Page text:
Election Systems & Software has championed electronic voting machines in the US. Now it has had a change of heart about the need for paper records of votes.
Cyber threats: Over half a million electronic machines are used in big US elections. Many produce paper copies of votes that can be used to audit electronic results, but some don’t. That’s a problem because security experts have shown that machines can be hacked.
The news: Tom Burt, Election Systems & Software’s chief executive, said in an op-ed in the political newspaper Roll Call that it will no longer sell paperless voting machines as the primary voting device in jurisdictions. Burt also called on Congress to make paper backups mandatory for all electronic votes cast, and to require all voting equipment suppliers to submit their machines to robust cybersecurity testing.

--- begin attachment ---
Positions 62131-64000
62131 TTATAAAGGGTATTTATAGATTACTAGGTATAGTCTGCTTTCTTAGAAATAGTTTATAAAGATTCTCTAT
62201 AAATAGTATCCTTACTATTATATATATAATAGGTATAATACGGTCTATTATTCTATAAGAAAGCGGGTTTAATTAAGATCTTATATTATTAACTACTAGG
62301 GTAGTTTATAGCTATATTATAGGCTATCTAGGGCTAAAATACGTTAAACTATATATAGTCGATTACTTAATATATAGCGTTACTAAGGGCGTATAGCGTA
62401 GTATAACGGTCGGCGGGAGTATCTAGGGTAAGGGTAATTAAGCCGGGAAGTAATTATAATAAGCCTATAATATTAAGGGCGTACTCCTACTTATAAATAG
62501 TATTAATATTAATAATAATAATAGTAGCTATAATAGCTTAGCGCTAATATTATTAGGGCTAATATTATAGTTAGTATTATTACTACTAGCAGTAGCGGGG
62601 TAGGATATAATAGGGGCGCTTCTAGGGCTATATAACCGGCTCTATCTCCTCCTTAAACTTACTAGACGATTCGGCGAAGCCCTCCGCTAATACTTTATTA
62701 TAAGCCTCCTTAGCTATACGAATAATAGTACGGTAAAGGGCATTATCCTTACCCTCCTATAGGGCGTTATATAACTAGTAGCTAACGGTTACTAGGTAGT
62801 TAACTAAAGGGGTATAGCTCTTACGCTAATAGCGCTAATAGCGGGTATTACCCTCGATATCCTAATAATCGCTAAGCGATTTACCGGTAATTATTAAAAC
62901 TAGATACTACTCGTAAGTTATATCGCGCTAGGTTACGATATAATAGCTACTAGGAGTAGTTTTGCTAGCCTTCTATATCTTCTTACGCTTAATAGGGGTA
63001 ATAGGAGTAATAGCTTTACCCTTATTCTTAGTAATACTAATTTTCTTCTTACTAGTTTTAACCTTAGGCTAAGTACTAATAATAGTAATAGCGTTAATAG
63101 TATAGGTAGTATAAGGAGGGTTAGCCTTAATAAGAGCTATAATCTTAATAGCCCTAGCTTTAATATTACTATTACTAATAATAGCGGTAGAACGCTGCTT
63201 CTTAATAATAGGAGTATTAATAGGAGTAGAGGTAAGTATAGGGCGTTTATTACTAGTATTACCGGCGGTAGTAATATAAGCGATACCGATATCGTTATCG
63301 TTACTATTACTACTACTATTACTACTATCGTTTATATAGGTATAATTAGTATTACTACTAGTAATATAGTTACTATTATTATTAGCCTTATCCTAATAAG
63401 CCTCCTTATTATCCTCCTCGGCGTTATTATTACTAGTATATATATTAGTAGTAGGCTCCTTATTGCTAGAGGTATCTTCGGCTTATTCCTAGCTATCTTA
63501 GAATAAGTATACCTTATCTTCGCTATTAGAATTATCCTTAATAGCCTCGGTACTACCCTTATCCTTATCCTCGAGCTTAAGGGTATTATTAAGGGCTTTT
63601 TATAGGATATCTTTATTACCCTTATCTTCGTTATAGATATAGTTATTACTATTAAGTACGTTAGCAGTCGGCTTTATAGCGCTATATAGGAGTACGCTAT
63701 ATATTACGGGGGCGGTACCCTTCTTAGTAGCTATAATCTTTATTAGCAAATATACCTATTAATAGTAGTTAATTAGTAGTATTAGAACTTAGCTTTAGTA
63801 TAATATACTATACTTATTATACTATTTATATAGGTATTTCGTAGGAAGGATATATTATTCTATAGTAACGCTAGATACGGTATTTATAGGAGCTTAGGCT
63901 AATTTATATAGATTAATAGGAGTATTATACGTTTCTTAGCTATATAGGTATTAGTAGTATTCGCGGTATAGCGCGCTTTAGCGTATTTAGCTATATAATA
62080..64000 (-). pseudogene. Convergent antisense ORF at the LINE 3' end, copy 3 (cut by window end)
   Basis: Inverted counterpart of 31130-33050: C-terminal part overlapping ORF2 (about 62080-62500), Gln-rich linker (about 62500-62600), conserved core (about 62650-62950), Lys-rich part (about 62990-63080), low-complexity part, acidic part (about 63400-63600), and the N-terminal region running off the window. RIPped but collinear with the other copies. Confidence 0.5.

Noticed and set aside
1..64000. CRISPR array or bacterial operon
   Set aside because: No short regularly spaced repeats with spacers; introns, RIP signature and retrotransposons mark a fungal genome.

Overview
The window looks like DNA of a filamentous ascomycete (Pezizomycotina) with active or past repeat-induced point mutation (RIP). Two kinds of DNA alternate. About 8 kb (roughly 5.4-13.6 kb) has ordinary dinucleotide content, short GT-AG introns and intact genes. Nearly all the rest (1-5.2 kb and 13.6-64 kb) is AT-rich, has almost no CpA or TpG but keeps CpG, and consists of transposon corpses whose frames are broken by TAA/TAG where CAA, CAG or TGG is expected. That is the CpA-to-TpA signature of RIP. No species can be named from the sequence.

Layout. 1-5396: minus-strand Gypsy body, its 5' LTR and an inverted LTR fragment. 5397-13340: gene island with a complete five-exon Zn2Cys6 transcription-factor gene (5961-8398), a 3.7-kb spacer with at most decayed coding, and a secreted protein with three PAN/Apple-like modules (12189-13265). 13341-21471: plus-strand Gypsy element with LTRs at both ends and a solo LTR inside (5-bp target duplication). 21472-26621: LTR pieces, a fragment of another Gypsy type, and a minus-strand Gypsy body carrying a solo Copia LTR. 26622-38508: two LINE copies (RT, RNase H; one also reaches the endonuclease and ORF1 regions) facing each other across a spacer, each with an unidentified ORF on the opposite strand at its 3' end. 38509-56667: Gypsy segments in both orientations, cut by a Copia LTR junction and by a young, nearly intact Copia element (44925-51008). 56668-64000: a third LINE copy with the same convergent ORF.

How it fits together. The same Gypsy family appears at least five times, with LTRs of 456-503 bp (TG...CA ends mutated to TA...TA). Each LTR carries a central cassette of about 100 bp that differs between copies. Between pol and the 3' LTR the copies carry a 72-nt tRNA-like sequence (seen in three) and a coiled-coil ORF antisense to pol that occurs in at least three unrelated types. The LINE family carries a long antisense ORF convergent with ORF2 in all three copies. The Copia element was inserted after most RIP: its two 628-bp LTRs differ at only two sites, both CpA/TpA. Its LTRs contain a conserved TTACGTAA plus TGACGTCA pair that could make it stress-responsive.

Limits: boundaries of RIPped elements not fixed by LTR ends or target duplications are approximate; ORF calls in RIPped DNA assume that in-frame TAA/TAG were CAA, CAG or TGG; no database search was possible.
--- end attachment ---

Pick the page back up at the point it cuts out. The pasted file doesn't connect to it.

No backup: The lack of paper backups was one of the issues highlighted in a recent report on election security from Stanford University, which concluded that the US electoral process is still worryingly vulnerable to attack with the 2020 presidential race looming.
Damascene conversion: There’s been tension in the past between Election Systems & Software and ethical hackers who have highlighted security flaws in voting machines and called for all of them to produce paper backups. Now that the firm itself has come out in favor of mandatory paper records, both sides appear to be on the same (paper) page.
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